The issue of "grammatical correctness" is a complex one, laden with problems of power, prestige and prejudice. Linguists point out that an emphasis on achieving "correct" Standard English has a gate-keeping effect, making it more difficult for those whose home dialect is not "Standard" to enter the American mainstream. Many scholars point out that linguistically speaking, "all dialects are created equal," and than none is more "correct" than another, just as French is no "better" than English or British English is no better than American English. In the U.S., Standard American English has become the expected means of communicating in most professional spheres, both nationally and internationally; however, the person who can "code switch" between different dialects or, better still, different languages, will be the more successful communicator in global and local communities.
The complexity regarding "correctness" and American English is compounded by the large number of handbooks or style sheets containing "rules" for achieving correctness in editing, spelling, punctuation, and grammar. Typically, academic writing situations and assignments rely on a handbook geared toward academic writing such as Andrea Lunsford's Easy Writer. On the other hand, many newspapers and magazines use the AP Style Manual or the Chicago Manual of Style; others, such as the New York Times, have their own style sheets. Students should know that no one style sheet or handbook will apply to every writing situation.
Regarding the Concentration, some courses (particularly journalism courses) may require students to use the AP Style Manual while others will rely on Andrea Lunsford's Easy Writer, the handbook of expository writing rules required in Villanova's Core courses. The WebCT Grammar, Punctuation and Style exam will be based on usage conventions delineated in Andrea Lunsford's Easy Writer, since such grammar conventions underlie all style formats and all students at Villanova should own Easy Writer.
Preparation for this exam will assure easy success. Passing it will guarantee that you know the basics of punctuation and grammar—the icing on the cake of good writing! You should obtain a copy of Lunsford for study if you do not already have one. Look at the chart below for the points covered on the exam and their corresponding sections in Lunsford. Read the Lunsford sections and then for practice, do the online exercises on the grammar points.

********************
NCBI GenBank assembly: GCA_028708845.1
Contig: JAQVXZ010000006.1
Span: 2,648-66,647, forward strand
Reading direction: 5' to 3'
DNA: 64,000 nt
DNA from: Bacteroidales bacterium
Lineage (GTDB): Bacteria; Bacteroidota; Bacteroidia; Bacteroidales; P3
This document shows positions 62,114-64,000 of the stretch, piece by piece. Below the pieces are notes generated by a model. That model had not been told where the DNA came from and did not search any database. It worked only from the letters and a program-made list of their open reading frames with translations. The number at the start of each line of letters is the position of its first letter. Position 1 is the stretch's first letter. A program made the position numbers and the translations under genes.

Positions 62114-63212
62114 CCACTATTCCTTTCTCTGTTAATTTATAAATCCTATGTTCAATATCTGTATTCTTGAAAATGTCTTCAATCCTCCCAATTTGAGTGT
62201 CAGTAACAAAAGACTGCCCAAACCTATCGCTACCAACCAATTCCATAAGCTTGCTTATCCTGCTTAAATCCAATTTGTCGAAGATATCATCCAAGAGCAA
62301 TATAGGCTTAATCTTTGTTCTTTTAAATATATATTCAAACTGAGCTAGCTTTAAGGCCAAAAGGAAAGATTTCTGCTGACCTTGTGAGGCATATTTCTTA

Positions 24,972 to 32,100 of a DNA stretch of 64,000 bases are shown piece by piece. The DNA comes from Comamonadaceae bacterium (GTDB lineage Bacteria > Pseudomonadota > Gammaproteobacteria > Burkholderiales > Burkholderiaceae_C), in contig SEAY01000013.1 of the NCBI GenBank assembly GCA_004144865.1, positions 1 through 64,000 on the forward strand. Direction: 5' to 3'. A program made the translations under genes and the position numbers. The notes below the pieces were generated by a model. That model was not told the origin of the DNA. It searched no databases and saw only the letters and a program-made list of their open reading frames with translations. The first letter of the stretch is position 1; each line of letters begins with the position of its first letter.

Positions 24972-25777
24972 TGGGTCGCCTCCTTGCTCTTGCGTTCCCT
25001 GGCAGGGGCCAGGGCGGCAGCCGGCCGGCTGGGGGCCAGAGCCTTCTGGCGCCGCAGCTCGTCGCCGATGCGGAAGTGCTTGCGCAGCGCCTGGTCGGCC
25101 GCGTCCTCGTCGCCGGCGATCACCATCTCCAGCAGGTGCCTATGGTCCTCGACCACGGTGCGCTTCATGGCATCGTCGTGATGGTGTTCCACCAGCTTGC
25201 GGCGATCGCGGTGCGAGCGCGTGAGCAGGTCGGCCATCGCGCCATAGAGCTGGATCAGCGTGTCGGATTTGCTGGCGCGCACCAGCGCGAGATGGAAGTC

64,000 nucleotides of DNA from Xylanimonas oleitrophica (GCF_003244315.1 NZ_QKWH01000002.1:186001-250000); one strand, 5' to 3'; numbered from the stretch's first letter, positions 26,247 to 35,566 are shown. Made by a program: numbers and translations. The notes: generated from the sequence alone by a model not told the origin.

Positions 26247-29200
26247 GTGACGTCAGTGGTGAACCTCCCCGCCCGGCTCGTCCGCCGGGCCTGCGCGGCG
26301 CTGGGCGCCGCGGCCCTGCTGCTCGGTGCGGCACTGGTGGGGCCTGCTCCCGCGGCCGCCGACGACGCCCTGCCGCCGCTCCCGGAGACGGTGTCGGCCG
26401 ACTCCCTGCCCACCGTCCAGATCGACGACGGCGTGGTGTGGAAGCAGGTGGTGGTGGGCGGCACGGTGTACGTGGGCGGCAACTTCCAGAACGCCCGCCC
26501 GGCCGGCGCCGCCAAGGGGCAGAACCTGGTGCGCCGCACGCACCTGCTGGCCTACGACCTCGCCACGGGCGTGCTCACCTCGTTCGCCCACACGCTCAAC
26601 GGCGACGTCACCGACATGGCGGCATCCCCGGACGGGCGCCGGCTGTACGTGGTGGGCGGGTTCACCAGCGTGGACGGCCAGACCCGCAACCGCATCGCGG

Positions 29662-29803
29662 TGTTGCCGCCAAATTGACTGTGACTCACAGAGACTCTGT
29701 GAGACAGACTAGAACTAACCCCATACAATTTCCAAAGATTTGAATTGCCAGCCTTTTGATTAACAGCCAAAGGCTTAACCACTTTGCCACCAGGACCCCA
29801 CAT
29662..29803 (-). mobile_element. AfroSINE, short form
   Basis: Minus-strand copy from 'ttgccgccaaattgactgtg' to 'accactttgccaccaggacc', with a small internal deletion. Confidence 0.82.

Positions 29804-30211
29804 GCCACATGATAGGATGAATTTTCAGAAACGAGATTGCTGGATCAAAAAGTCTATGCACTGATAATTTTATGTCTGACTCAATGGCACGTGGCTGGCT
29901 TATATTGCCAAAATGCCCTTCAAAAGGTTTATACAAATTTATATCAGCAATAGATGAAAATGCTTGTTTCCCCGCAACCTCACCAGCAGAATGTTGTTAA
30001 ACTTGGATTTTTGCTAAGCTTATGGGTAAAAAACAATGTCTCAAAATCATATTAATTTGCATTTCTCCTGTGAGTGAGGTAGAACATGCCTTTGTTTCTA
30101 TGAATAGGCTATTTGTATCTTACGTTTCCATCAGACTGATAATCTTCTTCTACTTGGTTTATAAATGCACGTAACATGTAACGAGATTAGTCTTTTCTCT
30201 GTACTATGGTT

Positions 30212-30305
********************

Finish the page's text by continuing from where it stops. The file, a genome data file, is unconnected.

|Read "Commas," pp. 102-110||Do Exercises 390 and 433|
|Read "Semi-Colons," pp. 110-112||Do Exercises 397 and 438|
|Read "Colon," pp. 124 (Note: You must have a complete sentence on the left side of the colon)
eg. I love cheeses: gruyere, brie and manchego.
|Do Exercises 97 and 405|
|Read "Apostrophe," pp. 114-117||Do Exercises 100 and 401|
|Read "Quotation Marks," pp. 117-121||Do Exercises 98 and 402|
|Read Concise sentences, pp. 94-96||Do Exercises 113 and 374|
|Read Use Active Voice over passive in general p.96||Click Here > Click on Exercises (top of page) > Look under "Sentence Grammar" > Click on "Voice"
Do Exercises 308 and 231
|Read Use inclusive language, pp. 141-143||Do Exercises 278 and 588|
|Read Cliches and misused metaphors, p. 150||Click Here > Click on Exercises (top of page) > Look under "Word Choice/Language" Click on "Exact Words"
Do Exercises 445 and 446
|Read Parallelism pp.96-98||Do Exercises 116 and 376|
|Read Misplaced Modifiers pp. 10||Do Exercises 367 and 575|
|Read Dangling Modifiers p. 76||Do Exercises 185 and 576|
|Read Shifts: person, number and voice p. 5,6, 09||Click Here > Click on Exercises (top of page) > Look under "Sentence Style" > Click on "Shifts"
Do Exercises 89 and 364
|Read Using more sentence variety||Click Here > Click on Exercises (top of page) > Look under "Sentence Style" > Click on "Sentence Variety"
Do Exercises 526, 529 and 537
|Read Pronoun reference, pp 80-81||Click Here > Click on Exercises (top of page) > Look under "Basic Grammar" > Click on "Pronouns" >Then scroll down column
Do Exercises 86 and 235
|Read Pronoun case, pp 76-79||Click Here > Click on Exercises (top of page) > Look under "Basic Grammar" > Click on "Pronouns" >Then scroll down column
Do Exercises 353 and 569
|Read Sentence fragments, pp. 84-86||Do Exercises 234 and 366|
|Read Run-on sentences, pp. 82-85||Do Exercises 83 and 365|
|Read Italics, pp. 133-135||Do Exercises 106 and 409|
Total Number of Exercises: 38 (But don't worry. They are quick!)
Visit the Exercise Central web site where the online exercises are located. Click on the appropriate section to see the menu of exercises. Click on an exercise you wish to complete, log in and get to work. You may have to register and choose a username and password. Enter Dr. Hollis' email address: firstname.lastname@example.org.
To find out about your "grammar weak spots," you should consider taking a practice online grammar diagnostic exam. This quiz provides excellent practice for the GPS exam because the format is very similar. After you complete the diagnostic exam, be sure to print it out with your score. You will get excellent feedback on which grammar points you need to study more. Just go back to the diagnostic quiz page and click on any grammar point for more information and exercises.
If you feel you need more practice in sharpening your grammar skills, you can find additional online exercises in handbooks listed on the Exercise Central page. Click on a handbook title, log on as a student, find needed exercises and enter email@example.com as your instructor's email address. And finally for still further online reinforcement, the Guide to Grammar page has many appropriate exercises. Just scroll down for the grammar points under "Word and Sentence Level," and "Paragraph Level."
When you feel you are ready for the "real thing," go to the WebCT GPS quiz.